This Good Friday, movie-goers of any faith or none might feel tempted by the re-release of Mel Gibson's The Passion of the Christ, its pre-Crucifixion carnival of horror and humiliation cut in order to gain a 15 certificate.
This Good Friday, movie-goers of any faith or none might feel tempted by the re-release of Mel Gibson's The Passion of the Christ, its pre-Crucifixion carnival of horror and humiliation cut in order to gain a 15 certificate. But new takes on the Gospels come (praise be) in other guises. You might, alternatively, track down a DVD of Pier Paolo Pasolini's Gospel According to Matthew, the 1964 masterpiece that surely ranks among the most beautiful, moving and reverent films ever made. Gibson, a multi-millionaire businessman, is a noisy right-wing Catholic ultra-traditionalist. Pasolini, an outcast poet and revolutionary, was a gay Marxist atheist, murdered a decade later by one of his pick-ups. Now, whose company would the protagonist of their films have preferred?
Christian high culture owes a huge debt to the work of unbelievers, waverers, sceptics, heretics, backsliders, non-churchy mystics and seekers. It's a debt that will never be paid, or maybe even acknowledged. For official Christianity now fights on the terrain of law and ethics as a with-us-or-against-us evangelising army, scornful of doubt. It's hardly a surprise, then, that church-based culture should decline into an artistic wasteland. Its narrow gates would open for another Cliff Richard but slam shut on a new John Donne.
Thankfully, a brilliant host of secular, lapsed or heterodox artists have never ceased to re-imagine the stories that fuel faith. The roll-call of novelists alone who have, in recent years, sought scriptural inspiration runs from Joseph Heller to Michèle Roberts, Norman Mailer to Jenny Diski. And, in 1998, Canongate started to reprint books of the Old and New Testaments along with lively, heartfelt prefaces from a wide variety of authors.
Readers who have lost their slim Canongate "Canons", or never saw them, should now cry hallelujah. All the prefaces have returned, with extra items, as a 33-essay volume: Revelations: personal responses to the books of the Bible (Canongate, £10). The fresh material includes Pasolini's intriguing exchanges with Catholic theologians over his film; they deemed it "both ethically and doctrinally orthodox", by the way.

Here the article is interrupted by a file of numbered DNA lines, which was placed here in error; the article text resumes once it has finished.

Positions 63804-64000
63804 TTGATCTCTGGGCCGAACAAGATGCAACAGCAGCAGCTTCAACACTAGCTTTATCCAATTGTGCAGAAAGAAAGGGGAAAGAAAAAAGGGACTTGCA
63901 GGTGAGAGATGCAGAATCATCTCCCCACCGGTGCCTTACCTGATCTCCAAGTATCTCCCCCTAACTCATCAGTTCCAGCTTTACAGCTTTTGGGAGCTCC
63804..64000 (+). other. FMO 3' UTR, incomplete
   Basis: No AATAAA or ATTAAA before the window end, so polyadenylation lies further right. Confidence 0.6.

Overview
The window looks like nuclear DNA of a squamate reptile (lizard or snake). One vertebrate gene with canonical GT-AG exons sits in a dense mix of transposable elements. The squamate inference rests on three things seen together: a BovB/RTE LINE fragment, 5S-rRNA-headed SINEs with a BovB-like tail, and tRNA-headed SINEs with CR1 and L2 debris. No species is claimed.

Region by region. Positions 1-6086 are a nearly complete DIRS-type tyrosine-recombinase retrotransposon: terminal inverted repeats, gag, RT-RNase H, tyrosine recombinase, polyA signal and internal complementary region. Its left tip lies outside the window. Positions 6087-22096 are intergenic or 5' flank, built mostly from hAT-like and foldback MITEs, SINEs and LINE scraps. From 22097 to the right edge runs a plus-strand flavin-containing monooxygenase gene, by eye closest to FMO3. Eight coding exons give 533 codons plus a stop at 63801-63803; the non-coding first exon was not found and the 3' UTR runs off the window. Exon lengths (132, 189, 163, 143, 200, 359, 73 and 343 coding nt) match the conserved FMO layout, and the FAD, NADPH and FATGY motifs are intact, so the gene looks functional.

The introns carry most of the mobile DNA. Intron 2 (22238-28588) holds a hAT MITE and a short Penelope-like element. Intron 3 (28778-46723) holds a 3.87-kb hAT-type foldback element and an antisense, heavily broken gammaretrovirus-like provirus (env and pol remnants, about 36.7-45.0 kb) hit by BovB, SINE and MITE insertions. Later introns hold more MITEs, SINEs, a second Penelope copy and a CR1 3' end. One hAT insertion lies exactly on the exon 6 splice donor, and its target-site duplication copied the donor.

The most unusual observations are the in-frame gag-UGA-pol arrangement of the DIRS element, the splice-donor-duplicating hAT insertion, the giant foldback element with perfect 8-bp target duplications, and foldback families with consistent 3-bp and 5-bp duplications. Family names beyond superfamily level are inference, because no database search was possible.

The individual Canons were hosannaed to the heavens, and rightly so. Together, they make a scintillating congregation, but share one fault. All of these authors have so much to say that you can hear the screeching of creative brakes as each brief essay ends. Everyone (P D James to the Dalai Lama, Fay Weldon to Peter Ackroyd) brings heart and soul to the project, mingling memoir and meditation, satire and scholarship. Even the pop celebs - Bono and Nick Cave - turn in smart pieces, respectively on the Psalms of David ("the Elvis of the Bible") and the Gospel of Mark.
Elsewhere, A S Byatt unravels the erotic mysteries of the Song of Songs. Louis de Bernières denounces the God who tortures Job. Mordechai Richler recoils hilariously from the same hard text and wonders if, after 5,000 years of God "choosing" the Jews, "possibly he might consider favouring others with his love". Joanna Trollope touchingly explores the migrants' tales of the Moabite Ruth, among Jews, and the Jewish Esther, among Persians. Francisco Goldman celebrates the church of the poor and despised preached in Matthew's Gospel, as he found it in Guatemala. Will Self stages a scorching finale as he fuses the visionary madness of Revelation ("a sick text") with the suicide of a beloved friend.
Believers, secularists or don't-knows, all the contributors respect their texts as Pasolini respected his Jesus: as a force that "challenges the grey orgy of cynicism, irony, daily brutality, compromise, conformity" of modern life. So spend your Easter with his near-miraculous film, or with Canongate's extremely good book, and leave St Mel to carry his cash-rich cross alone.Reuse content